The most recent spate of violence in Israel has deeply affected Jews all throughout the world. We agonize over our brothers’ and sisters’ pain and their collective fear of being able to walk the streets safely. Each day we scour the news for updates while praying for the recovery of terror victims and for peace and calm to be restored to the region.
We also wait impatiently for the international community to call out the blood-thirsty murders and their inciters for who they are. To us, nothing can be more obvious than the moral correctness of the Israeli people and the cruel depravity of their Arab attackers. Countless videos depict incitement and cold-blooded savagery, making it clear as to who the bad guys are in this struggle.
We are upset when the international community remains silent despite this deluge of evidence. More troubling is the moral equivalency that the Obama administration and others have imposed, as they continually insist that “both sides” bring an end to the violence. Even more disturbing is the false depictions of Israelis as instigators who wish to assume increased control over the Al-Aqsa Mosque or aggressors who wantonly use “excessive force” on the Arab population.
The question, though, is why? Why does it bother us so much that the international community sees us in this way? Do we not possess our own moral compass? Can we not be assuaged by the fact that the IDF has taken every possible measure to avoid civilian casualties? Is it not reasonable for us to take solace in the fact that Israel’s government has made every effort to secure peace?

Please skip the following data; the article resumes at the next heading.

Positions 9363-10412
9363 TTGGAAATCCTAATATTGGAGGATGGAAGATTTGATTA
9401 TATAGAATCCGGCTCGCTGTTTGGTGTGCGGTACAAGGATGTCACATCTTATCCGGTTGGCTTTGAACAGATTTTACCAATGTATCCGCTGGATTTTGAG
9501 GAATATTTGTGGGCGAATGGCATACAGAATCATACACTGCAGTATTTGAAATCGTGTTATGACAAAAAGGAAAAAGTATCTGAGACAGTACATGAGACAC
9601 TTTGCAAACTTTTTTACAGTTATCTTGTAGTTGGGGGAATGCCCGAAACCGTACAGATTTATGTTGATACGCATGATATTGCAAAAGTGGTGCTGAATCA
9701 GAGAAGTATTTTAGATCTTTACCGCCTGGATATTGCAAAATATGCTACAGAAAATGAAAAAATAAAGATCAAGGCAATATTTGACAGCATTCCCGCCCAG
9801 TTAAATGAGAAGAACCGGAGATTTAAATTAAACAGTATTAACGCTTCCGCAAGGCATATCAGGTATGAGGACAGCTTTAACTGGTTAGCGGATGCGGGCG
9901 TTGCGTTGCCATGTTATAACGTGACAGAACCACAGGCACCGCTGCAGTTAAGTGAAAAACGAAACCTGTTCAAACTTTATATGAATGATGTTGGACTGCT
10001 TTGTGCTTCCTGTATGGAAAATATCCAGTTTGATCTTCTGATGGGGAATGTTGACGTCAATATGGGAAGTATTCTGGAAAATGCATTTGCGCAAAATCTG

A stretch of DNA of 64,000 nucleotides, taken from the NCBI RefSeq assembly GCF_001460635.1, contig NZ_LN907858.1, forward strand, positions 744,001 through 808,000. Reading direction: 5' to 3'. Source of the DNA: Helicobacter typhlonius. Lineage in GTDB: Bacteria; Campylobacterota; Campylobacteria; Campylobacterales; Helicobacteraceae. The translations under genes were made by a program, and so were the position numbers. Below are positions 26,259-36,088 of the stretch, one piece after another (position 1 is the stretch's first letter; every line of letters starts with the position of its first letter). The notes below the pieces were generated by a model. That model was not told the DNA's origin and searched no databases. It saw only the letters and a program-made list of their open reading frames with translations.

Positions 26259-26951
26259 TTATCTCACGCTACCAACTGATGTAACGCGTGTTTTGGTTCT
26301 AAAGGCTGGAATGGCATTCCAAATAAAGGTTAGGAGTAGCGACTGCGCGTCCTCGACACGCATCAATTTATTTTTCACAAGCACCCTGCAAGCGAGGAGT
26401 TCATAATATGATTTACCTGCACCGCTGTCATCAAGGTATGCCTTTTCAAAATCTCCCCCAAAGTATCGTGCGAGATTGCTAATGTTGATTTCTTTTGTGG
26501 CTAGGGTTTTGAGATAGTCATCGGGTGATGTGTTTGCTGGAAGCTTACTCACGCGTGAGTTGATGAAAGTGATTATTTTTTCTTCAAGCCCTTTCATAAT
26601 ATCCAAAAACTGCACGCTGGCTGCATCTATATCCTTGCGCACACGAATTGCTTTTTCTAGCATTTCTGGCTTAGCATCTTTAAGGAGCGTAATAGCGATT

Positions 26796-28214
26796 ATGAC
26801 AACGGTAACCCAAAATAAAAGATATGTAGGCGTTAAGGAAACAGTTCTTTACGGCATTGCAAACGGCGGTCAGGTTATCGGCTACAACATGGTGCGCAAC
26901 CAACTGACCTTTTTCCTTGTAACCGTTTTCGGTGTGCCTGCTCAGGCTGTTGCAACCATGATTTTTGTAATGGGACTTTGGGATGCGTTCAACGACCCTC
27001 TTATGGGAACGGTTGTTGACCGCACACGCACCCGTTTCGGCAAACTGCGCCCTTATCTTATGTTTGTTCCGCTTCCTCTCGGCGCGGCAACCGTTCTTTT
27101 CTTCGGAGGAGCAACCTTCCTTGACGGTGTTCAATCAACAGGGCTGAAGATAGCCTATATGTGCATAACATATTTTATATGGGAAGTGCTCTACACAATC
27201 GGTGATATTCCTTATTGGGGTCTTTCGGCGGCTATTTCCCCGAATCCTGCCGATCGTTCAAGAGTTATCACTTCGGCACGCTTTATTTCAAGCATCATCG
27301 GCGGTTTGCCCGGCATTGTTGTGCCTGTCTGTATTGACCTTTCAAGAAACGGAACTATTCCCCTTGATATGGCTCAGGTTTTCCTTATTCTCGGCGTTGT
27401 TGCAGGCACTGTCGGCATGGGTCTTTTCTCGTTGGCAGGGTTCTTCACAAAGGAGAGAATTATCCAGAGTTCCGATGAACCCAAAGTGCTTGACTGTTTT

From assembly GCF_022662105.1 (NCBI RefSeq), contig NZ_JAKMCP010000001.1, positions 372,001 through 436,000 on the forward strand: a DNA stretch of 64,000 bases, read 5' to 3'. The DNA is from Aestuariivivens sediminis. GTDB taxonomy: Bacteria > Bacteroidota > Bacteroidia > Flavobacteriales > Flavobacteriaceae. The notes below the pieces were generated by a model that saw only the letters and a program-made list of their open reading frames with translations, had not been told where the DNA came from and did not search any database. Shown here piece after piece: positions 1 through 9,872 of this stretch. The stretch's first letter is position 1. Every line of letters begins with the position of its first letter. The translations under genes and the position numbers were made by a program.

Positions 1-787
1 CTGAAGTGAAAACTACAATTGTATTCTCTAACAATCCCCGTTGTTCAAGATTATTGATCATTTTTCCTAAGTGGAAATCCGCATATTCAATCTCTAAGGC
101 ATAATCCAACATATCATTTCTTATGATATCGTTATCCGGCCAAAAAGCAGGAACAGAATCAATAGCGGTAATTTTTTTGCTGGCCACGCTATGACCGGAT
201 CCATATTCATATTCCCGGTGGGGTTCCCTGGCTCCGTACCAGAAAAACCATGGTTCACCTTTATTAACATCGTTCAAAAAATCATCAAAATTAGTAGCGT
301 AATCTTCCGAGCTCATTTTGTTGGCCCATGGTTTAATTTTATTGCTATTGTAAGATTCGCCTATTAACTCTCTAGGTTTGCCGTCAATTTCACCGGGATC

So what if some reporter from MSNBC or CNN or the BBC fails to report key details or places the blame on “settlers”? Who cares if ignorant college kids rally on campus or if late-night talking heads point the finger at us? We know that we are doing the right thing and shouldn’t let someone else’s view, particularly someone with a clear pro-Palestinian agenda, change our behavior.
I believe that there are two answers to this question. The first is practical and pragmatic. We understand the importance of strong international backing and support. Without question, when the world community recognizes Israel for its upstanding conduct while also acknowledging unilateral Palestinian incitement and aggression, then Israel’s needs would be clearly understandable. This would facilitate ceasefires, peace negotiations, applications for foreign financial and military aid, and the ability to promote and sell Israeli products on the international marketplace.
The other answer is deeper and harder to measure. As God’s Chosen Nation, we recognize our moral imperative. We understand that our job is to serve as a “light unto the nations” (Yeshayahu 42:6) and are disturbed to no end when the world accuses us of moral corruption. How can it be, we ask, that we try so hard to do things right in every arena and still can’t catch a break? It seems like a collective application of “tzaddik v’ra lo” and “rasha v’tov lo,” issues that have troubled every Jewish leader and thinker including Moshe Rabbeinu.
[Moshe] said before God: “Lord of the Universe, why is it that some righteous men prosper and some righteous men suffer, some wicked men prosper and some wicked men suffer?” (Berachos 7a)